Our little Circu-Lite Squeeze Therapy For Legs is one of our best-selling products – converts don’t look back once they’ve seen the impact this suction cup has on cellulite. Circu-Lite works in a similar way to cupping, the ancient form of alternative therapy that celebrities like Gwyneth Paltrow have put on the map in recent times. So how does cupping work and why is Circu-Lite so integral to great leg care?
Holistic practitioners have been using suction cups, however, for many years to bring blood and energy – qi, as it’s called in traditional Chinese medicine – to the area. This is meant to break up stagnation and move your blood, increase circulation and lymphatic drainage, and resolve issues that are sometimes deep in the fascia and muscle layers.
How does cupping work?
The suction in cupping brings red blood cells to the area, which can often cause bruising because the red blood cells stay in the area to continue healing – rather like getting an injury from falling over. Those red blood cells stay there to heal. Essentially, your practitioner is artificially bringing those red blood cells to an area using suction, and if there is something that needs to be healed deep within the muscle layer, the bruising will stay there to heal it.
How does cupping improve cellulite?
In traditional Chinese medicine, ailments are seen as being caused by a stagnation or blockage of energy flow, and to holistic therapists cellulite is no different. As we know, cellulite can be a result of poor blood circulation, lymphatic issues (where lymph is not draining as well as it should), fluid retention, and hormonal imbalances, and cupping or as we call it, ‘squeeze therapy’ – moves your blood, increases circulation, and reduces the build up of fluid. So it’s pretty much perfect for helping reduce cellulite.
The suction effect also breaks up cellulite by releasing pockets of trapped fluid around fat cells and changes the texture of your skin with repeated use. Even better, it can be used in very specific areas on the body like your thighs.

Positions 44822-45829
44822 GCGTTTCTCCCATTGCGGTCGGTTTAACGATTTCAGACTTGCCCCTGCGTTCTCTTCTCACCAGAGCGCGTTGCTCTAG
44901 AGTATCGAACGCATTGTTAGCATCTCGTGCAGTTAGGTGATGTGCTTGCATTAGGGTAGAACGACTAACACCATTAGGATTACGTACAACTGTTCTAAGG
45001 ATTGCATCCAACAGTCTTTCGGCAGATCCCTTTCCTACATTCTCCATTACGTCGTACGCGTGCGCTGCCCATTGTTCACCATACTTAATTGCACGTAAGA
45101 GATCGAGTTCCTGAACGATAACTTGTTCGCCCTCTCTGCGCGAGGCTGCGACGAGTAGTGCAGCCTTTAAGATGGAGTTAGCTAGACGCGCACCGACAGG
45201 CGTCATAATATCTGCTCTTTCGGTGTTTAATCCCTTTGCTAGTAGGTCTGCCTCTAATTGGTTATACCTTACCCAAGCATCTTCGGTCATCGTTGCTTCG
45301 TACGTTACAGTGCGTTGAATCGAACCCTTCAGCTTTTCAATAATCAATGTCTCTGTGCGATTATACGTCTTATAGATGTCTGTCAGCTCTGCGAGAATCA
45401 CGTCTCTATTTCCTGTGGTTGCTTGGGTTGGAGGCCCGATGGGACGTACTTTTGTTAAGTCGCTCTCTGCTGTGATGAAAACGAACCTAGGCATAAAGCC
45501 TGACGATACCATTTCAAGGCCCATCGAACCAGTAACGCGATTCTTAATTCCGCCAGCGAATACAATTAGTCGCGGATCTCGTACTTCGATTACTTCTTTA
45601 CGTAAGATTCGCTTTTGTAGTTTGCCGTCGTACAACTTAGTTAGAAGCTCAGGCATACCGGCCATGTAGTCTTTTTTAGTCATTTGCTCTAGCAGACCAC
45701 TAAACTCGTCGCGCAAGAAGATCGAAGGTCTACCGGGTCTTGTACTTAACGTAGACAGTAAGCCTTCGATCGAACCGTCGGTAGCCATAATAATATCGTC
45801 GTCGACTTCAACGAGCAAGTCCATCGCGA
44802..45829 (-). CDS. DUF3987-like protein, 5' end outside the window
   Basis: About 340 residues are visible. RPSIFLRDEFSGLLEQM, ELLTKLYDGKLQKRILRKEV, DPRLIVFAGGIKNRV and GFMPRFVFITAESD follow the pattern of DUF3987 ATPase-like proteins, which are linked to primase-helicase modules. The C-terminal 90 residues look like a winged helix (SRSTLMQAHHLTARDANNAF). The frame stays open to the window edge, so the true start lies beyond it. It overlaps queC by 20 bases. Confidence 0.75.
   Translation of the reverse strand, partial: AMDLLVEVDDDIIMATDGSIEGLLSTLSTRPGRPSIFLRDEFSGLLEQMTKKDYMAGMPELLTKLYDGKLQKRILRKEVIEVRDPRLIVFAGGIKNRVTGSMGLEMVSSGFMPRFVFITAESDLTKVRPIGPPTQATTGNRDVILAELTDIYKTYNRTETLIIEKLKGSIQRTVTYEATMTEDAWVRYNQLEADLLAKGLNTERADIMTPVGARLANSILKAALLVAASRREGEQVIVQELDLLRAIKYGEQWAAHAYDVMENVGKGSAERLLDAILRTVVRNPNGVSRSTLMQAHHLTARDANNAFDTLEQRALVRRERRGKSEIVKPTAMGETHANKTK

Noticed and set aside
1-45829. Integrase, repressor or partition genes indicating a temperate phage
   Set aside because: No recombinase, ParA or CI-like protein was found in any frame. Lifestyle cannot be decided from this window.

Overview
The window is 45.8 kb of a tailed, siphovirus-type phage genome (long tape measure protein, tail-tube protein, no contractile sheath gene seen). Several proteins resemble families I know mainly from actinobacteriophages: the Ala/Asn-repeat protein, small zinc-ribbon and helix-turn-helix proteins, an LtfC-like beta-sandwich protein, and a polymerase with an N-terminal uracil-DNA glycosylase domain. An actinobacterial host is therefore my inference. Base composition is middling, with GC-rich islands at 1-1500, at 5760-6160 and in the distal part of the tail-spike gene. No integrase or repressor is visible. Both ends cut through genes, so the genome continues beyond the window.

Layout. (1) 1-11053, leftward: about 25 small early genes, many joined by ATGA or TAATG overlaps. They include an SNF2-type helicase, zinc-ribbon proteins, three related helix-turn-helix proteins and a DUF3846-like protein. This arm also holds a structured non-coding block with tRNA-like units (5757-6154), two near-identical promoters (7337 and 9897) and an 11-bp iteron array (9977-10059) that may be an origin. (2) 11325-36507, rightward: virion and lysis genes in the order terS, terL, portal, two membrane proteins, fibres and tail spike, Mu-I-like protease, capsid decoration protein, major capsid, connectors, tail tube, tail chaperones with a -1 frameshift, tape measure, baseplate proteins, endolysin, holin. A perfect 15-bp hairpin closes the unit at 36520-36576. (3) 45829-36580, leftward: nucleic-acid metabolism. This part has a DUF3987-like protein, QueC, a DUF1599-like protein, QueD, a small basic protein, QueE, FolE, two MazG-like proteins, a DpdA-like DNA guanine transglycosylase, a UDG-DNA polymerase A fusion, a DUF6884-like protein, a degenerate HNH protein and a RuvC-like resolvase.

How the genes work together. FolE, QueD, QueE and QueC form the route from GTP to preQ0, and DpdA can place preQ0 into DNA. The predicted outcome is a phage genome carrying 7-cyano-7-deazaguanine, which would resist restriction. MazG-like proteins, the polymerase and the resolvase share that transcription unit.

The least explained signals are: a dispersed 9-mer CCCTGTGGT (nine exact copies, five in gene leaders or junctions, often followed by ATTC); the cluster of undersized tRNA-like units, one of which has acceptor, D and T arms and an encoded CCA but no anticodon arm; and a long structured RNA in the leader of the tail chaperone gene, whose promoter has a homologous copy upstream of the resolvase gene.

Are there different kinds of cupping for cellulite?
You can choose to do either stationary cupping or running cupping – which is what Circu-Lite is. With running cupping, or Legology squeeze therapy, you move the cup across your skin (in an upwards movement) with suction using oil – that’s why we recommend applying Cellu-Lite before you use Circu-Lite – and repeat the movement over the same stretch of skin up to 10 times.
With stationary cupping the therapist usually leaves the cups on for anywhere from five to 20 minutes, depending on the person and level of fluid retention in their body. The first session with five to 10 minutes, and, and as the body acclimatises, increase the length of time with each session.
You can expect changes within two to four visits with six to eight treatments with a therapist and, if you are using Legology Circu-Lite at home, within a week or so.
In order to create the right amount of suction, it’s important not to push the cup down too hard. When starting out, skin needs to grow accustomed to the treatment. If you find that it hurts, there is too much suction. You’ll need to remove the cup and start over.
What’s the history of cupping?
Though the exact origin of cupping (hijama) therapy is a matter of controversy, its use has been documented in early Egyptian and Chinese medical practices – so it’s centuries old as a treatment. And diverse human civilisations have contributed to the historical development and continuation of the therapy. The historical descriptions of cupping therapy were found in ancient human civilizations of the Eastern and Western worlds, but there tends to be inconsistent data concerning the origin of cupping, definitions, instruments, procedures and research in it over the centuries. Cupping therapy fell out of favour in 17th and mid-18th centuries but has recovered popularity in modern medicine. As well as being used to detoxify the body, these days cupping is used to promote health, prophylaxis and treatment of a variety of diseases around the world. It’s scope is expanding, and there is a growing body of research is providing additional evidence-based data for the further advancement of cupping therapy in the treatment of a variety of diseases.